Susan: Yeah, the first album was definitely more intimate. We’re constantly evolving and we want to make music that we’d want to listen to.
PH: Is your evolution for that second album an acoustic evolution, or is there a different message with it, too?
Brigitte: The intention is definitely to have fun. We want to have more fun, because times are rough… and we want people to enjoy this music. We want to get more in touch with everyone. It’s about being more relatable. That it’s important to be yourself, to be loving, and to take what the world is giving you.
PH: I’d even say the new songs are also empowering! When you guys were singing “For You”, it brought to mind a couple things. The vision I had in my head during that song was of a woman almost, luring a guy in although he’s a little unconfident. And the woman’s just making all the first moves.
Susan: Yes, you got it! That’s exactly it. Even our love songs are like— “we’re in control and this is what we want to happen,” so it’s empowering in that sense, even though we’re singing about love and romance.
PH: That’s what I love about it. Because your vocal styles lean towards a higher range and sound very feminine and the songs carry a message of strength to them. It’s the combination of female quality with strength that says you can still be gentle or vulnerable and feel strong.
Brigitte: That’s exactly what Susan and I have been talking about with this new album. Like, what do we want, what are we portraying, and you hit it right on the nose. Being strong and being yourself, while being about love.
PH: And about how many songs are you planning for this next album?
Brigitte: We’re thinking between 10 and 12. And like you were saying with, “For You”, I think that’s going to be one of the songs that stands out and represent the theme for what we’re going.
PH: I’m looking forward to that! Now, I also want to bring up some local recognition you guys got recently. I saw you were recognized as “Woman Influencers”, can you tell me more about it?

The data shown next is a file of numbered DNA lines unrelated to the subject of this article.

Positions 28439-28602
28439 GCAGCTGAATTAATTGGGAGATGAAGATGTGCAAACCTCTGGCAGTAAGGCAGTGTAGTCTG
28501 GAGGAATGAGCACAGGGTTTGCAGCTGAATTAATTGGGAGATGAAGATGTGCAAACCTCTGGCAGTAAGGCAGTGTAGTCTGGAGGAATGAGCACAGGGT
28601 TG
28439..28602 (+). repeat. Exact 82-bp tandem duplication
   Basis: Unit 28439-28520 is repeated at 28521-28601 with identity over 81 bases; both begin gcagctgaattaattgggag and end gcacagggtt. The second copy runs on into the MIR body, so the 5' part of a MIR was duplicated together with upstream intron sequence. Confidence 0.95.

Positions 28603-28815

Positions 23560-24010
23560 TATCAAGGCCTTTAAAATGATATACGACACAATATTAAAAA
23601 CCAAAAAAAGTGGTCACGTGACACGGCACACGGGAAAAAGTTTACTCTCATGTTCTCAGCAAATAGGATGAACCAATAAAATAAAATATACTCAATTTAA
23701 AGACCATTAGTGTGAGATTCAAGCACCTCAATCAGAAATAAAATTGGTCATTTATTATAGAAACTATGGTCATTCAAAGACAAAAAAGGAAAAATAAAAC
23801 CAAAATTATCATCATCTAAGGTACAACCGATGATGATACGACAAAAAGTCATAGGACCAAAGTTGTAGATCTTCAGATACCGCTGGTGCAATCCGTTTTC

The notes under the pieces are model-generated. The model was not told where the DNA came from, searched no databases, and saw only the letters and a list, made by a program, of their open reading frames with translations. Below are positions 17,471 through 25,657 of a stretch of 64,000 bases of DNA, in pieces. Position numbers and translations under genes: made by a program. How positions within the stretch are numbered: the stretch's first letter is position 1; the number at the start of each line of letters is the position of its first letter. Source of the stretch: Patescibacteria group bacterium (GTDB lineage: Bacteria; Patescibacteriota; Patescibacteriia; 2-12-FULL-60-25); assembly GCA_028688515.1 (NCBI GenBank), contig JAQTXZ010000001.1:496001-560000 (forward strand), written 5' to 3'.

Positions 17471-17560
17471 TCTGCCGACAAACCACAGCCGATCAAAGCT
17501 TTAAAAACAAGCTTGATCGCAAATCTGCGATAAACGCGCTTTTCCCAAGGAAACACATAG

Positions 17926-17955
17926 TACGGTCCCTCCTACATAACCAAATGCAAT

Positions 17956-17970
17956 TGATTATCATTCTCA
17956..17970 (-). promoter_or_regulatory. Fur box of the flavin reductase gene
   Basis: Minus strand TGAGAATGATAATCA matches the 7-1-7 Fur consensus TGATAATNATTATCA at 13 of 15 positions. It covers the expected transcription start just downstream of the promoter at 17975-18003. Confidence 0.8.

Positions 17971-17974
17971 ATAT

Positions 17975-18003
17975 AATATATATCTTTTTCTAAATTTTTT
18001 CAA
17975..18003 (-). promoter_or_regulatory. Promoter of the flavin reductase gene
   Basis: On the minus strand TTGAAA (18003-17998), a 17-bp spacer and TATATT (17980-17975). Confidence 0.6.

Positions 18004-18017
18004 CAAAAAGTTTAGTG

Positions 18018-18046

Brigitte: Definitely! So “Visit Houston Texas” is this blog and they reached out to us about putting us on there.
Susan: It’s really cool to be recognized as an influential female in the music scene. The scene here is very diverse and I see women making big moves and representing the city.
PH: And you both are from Houston, is that right?
Brigitte: Yeah. I’ve always wanted to go out and visit new cities but so much of our roots are here. It’s a great city. I feel that Houston’s music scene currently is experiencing different hardships in terms of venues to play at or opportunities and it’s fun to be part of the community to find solutions. We actually had plans to start recording before the hurricane hit but then the studio we had got totally flooded out. Just destroyed. It’s kind of been a long process of finding the right place and moving forward. But it’s brought us all together.
Susan: There’s been outpouring support, from raising funds and donating instruments. It’s been really beautiful seeing that love and support being given back to Houston and musicians in Houston.
PH: How would you identify the ‘music scene’ in Houston? Some people are saying it’s been exploding in the past few years. And of course, with it being Texas you have to recognize the music world in Austin, too— how do the two compare?
Brigitte: You know, Austin is so different and it’s hard to compare to the two. Austin has so many venues, platforms, and like a billion musicians. I feel like it must be more challenging in Austin just because there’s so many. And in Houston, we kind of get to draw our own line in the sand and set up our own standards. It’s definitely blooming here and becoming more vibrant! But I wouldn’t compare the two, it’s just not the right comparison.
PH: I think that definitely speaks for itself. Well, thank you guys for coming out, I’m excited for the next album!
For a good listen of their first album, check out www.saygirlsay.bandcamp.com.